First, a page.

Posted by benjamin on October 21, 2010
Runtime: 131 minutes
Plot: Two retired sharp-shooters and a would-be gunslinger team up to claim a $1,000 reward for killing two cowboys who brutally disfigured a prostitute. — Yahoo! Movies
One of my hidden loves is a good western, but I’m very selective in what I categorize as “good”. Just so that we are all on the same page, my short list includes the Man with No Name trilogy (A Fistful of Dollars, For A Few Dollars More, The Good, The Bad, and The Ugly), Tombstone, and 3:10 To Yuma (remake). Well, it now seems that I have a new movie to add to that list with Unforgiven. Maybe the 4 Oscars (Picture, Supporting Actor, Director, and Film Editing) should have been a clear hint here.
As the movie progressed, I initially didn’t believe that I would enjoy it as much as I did. It was slow paced and I was left questioning just how good William Munny’s (Clint Eastwood) character once was and now is as a gun slinger. In my westerns, I like gun fights. I want confrontation. For those who are patient, the reward is worth the wait and the slow building has purpose as we are provided depth to the main cast of gun slingers. I must say that in all of the Eastwood movies that I have seen, William Munny is probably now my most terrifying of them all.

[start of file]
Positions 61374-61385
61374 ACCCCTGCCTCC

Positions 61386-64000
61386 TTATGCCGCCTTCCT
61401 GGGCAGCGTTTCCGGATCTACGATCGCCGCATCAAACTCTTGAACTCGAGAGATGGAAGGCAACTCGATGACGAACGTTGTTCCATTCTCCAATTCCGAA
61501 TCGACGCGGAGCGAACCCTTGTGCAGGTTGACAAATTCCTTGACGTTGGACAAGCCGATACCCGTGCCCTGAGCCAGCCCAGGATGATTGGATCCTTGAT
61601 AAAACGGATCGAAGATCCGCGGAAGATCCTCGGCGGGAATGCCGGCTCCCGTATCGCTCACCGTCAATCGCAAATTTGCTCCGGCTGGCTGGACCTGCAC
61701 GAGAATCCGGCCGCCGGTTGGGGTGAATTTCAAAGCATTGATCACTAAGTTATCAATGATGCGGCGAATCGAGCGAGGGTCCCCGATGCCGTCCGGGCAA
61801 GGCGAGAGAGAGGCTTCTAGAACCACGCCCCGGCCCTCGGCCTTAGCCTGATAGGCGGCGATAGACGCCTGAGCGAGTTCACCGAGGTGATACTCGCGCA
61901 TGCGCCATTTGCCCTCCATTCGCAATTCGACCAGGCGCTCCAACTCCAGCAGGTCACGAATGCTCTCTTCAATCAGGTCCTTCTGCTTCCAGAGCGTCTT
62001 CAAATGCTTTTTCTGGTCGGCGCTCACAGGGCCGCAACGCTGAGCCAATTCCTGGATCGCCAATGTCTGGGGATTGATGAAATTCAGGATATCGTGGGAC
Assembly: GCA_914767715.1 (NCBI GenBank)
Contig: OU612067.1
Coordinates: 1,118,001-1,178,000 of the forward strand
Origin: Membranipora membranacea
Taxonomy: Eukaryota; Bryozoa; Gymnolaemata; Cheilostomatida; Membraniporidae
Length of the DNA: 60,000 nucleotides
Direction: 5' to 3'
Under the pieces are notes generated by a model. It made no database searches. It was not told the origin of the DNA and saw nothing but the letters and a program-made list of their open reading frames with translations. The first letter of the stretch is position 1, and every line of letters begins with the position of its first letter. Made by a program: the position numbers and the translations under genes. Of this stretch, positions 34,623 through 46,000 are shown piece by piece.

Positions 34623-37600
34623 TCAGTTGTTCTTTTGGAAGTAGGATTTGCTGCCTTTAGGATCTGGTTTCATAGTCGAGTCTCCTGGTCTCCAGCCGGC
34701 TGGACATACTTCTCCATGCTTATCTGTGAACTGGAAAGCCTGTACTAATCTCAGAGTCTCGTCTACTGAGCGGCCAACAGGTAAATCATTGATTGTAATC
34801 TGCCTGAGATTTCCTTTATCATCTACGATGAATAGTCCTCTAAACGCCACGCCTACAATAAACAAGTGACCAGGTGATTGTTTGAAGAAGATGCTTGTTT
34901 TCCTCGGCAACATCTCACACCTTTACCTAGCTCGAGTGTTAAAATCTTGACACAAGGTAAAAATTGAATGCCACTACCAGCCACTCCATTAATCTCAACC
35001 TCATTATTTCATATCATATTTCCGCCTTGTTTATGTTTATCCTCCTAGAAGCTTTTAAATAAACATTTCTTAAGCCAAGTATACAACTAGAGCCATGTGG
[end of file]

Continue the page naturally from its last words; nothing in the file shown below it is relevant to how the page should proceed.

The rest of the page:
Clint Eastwood isn’t the only one that shines here, which is no surprise, because this film is littered with other notable names: Morgan Freeman, Richard Harris, and Gene Hackman A list this large is usually saved for movies that fall apart but not this one. Every film needs a great villain and Gene Hackman does a great job in that role even though everyone in this film seems to be a “villain” at some point in their character’s lives. One of those notable performances is with Hackman as the town’s over protective sheriff. He was vile enough and the circumstances bad enough that, as a viewer, you are wanting Eastwood and Freeman to succeed in killing the two cowboys that started the whole mess. I even found myself accepting of Little Bill Daggett’s (Gene Hackman) clobbering of English Bob (Richard Harris) for a short period of time. I never thought I’d find Dumbledore revolting.
On my quest to complete my book of 501 Must-See Movies, I’ve now been able to knock another one from the list. So many more to go but so much more enjoyment to find.